The look on her face when she said it...oh my goodness, I nearly cried. It was so precious. She just looked so sincere.

Check your email!

Go ahead, go take a look, I'll wait.

*insert elevator music here*

Did you see the friendly reminder from me and my newsletter? You didn't?! Oh dear--that means either:

A) It went in your spam folder--quick, go check! Is it there? Mark it as not spam so you don't miss anything else!


B) You're not signed up for my newsletter. And really, what excuse do you have? You don't *like* insights into the writing process, or hearing about awesome women who are doing cool things to stay home with their kids, or entering ridiculously easy contests to win fantastic prizes? Maybe you just missed the sign-up box in the right-hand column of the blog, and just didn't happen to see the posts back in June about the first issue being sent out. It's okay, we all make mistakes. Go sign up and I'll forgive you. Then check out the archives to see last month's issue and to enter the contest!

And if you're thinking, "Waitaminit--I *did* sign up for the newsletter, but I never got it!" then that means it went to your spam, just like my reminder most likely did. Oops! The next issue releases in mid-August, so be on the lookout for it so you don't miss it. And until then, you can check the first issue at the archives.

Saturday, July 05, 2008

The itch

Two nights ago I completed the last character sketch for my next book. I even modified the approach by writing each character's backstory in their own voice starting at the point where they enter the story. I think it helped me to create a unique voice for each one of them; I tend to make all my characters sound alike. (At least, I think they do.) The next step is to actually plot out every scene in a big spreadsheet. I love spreadsheets. I'm excited to have a reason to open Excel.


The itch to start writing has begun to, well, itch. This is the point when I gave up on the snowflake method when writing Reinventing Rachel. Actually, if I'm honest, I slapped together some pretty half-baked character sketches for ReRa because of the dang itch, so it's safe to say I've gotten much further this time. I've never outlined with this much depth, and my little inner voice is complaining that this is too formulaic and all the creativity is getting sucked out of the process. Which is so not true. If anything, I'll be able to be MORE creative because I won't have to stop every five minutes to figure out where exactly I want this or that scene to go, what's going to come next, etc. But regardless, it's getting more and more difficult to focus on the process because I want to write already!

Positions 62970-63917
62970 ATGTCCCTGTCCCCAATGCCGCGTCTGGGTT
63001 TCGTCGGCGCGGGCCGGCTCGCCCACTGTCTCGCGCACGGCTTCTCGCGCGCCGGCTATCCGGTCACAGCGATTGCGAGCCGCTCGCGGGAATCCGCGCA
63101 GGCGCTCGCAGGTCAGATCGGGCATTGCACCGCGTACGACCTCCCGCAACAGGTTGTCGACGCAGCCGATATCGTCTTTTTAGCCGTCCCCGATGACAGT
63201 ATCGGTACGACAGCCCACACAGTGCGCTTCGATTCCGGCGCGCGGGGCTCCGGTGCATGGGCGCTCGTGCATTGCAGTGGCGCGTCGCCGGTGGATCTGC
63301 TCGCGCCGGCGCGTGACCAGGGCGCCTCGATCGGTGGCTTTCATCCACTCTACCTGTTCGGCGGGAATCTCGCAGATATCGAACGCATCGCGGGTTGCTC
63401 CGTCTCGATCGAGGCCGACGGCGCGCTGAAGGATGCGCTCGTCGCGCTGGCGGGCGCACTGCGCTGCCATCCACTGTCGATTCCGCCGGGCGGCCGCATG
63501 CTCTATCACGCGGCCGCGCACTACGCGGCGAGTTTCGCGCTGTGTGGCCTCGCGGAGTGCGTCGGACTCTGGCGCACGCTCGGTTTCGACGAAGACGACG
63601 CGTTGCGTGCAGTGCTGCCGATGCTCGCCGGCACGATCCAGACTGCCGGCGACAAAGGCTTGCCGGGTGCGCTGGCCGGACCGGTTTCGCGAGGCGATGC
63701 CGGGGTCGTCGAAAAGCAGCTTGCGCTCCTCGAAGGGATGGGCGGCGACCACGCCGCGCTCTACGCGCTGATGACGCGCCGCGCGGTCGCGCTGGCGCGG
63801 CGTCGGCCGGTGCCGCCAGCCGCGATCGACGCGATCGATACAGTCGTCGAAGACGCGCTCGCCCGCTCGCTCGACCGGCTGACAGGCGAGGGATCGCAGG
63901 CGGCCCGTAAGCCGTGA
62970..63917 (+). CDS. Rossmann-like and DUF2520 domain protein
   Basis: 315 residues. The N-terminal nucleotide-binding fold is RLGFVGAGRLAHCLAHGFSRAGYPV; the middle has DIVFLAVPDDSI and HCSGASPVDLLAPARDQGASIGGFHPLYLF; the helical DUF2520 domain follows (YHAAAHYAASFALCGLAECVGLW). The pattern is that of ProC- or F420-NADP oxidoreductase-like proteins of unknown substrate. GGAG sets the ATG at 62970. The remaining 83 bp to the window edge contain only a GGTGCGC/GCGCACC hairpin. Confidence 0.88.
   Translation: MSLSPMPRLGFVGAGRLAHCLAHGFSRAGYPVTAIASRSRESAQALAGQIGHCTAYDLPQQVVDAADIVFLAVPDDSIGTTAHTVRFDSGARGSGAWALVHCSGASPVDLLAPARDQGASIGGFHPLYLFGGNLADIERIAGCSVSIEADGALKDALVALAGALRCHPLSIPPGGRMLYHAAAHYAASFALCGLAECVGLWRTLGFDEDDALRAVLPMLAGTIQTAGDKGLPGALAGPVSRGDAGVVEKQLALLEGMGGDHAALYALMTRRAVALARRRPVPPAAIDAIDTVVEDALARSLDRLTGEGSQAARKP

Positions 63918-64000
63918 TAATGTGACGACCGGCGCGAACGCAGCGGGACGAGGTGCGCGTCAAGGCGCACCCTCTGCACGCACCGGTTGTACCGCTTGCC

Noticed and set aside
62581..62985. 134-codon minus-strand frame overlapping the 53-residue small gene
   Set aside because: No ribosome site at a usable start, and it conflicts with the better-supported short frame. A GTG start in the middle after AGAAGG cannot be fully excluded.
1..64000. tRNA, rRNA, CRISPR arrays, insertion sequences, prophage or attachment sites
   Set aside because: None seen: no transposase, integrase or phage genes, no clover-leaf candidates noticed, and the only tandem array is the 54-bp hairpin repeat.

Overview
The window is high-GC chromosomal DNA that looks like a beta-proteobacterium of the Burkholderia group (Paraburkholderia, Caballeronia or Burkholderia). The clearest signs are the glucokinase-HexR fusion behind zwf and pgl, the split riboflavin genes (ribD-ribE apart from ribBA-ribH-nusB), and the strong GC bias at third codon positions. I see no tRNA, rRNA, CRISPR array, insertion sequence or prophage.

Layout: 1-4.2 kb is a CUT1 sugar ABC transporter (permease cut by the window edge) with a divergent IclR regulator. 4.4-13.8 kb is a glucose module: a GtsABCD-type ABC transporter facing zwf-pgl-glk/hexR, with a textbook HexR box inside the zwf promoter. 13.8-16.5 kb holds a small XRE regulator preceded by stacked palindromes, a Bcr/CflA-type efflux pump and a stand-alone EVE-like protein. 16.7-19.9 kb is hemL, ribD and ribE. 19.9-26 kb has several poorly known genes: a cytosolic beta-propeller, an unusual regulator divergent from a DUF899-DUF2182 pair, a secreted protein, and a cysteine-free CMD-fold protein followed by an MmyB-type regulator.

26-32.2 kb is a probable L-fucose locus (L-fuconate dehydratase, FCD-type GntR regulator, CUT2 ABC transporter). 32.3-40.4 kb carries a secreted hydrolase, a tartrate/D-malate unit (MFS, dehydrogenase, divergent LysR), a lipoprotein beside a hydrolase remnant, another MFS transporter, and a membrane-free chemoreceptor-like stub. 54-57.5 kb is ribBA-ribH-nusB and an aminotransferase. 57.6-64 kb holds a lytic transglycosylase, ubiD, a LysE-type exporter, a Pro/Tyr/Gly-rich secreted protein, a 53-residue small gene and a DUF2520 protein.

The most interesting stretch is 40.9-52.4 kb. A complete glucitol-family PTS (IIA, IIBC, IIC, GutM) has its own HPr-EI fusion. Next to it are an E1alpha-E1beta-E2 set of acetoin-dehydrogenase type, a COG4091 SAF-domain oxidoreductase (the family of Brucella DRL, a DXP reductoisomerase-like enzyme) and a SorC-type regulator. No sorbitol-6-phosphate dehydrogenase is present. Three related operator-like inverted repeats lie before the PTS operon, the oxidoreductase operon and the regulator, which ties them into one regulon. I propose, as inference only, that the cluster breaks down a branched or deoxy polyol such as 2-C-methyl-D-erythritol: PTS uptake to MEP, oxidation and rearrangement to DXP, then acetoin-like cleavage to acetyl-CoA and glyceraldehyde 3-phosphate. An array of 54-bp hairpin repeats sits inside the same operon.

It's also not helping that I'm completely stuck as to how to start the story. I'm eager to get out my spreadsheet, but I don't have any idea what to put in it yet. Actually, that's not quite true--I do know about some of the scenes, but they're further on in the story, and I have a very hard time approaching a book in a non-linear way. (Diana Gabaldon, who writes the unputdownable Outlander series, supposedly writes her books by just writing random scenes and assembling them together later. I CANNOT fathom that process. Talk about messy!) Even though I have those scenes in mind, I can't bring myself to enter them into the scene spreadsheet until everything that's supposed to come before them is there. Maybe I'll be able to push myself in that area with the next book, but not yet.

So I'm wracking my brain to come up with the right entry point into the story, but I think once I do the story will unfold pretty easily. My revised schedule for the rest of the year (I can't believe I'm planning out six months worth of work; I've never planned out more than a couple weeks at a time!) is as follows:

July 19: scene spreadsheet completed
August 2: First 10% of story completed
August 3-31: edit ReRa and work on marketing ideas
September 1: turn in ReRa to Cook Publishing
September: 1-30: write 20% more of story (30% cumulative) and complete marketing pack for book 4
October 1: turn in marketing pack to Zondervan
October 1-31: write 25% more on book 4 (55% cumulative), work on ReRa edits with editor
November 1-30: write 25% more on book 4 (80% cumulative), work on ReRa edits
December 1-31: complete book 4, work on ReRa edits

If I can stick to this, then I can set book 4 aside for all of January, start outlining book 5, and then come back to book 4 in February to edit before turning it in March 1. Am I completely insane for thinking I can do this? Especially given holidays, and travel, and parenting, and life in general? I don't know, truly. We'll see. Right now, however, I need to figure out my opening scene for the book--and my next move on Scrabulous. Kari is kicking my butt.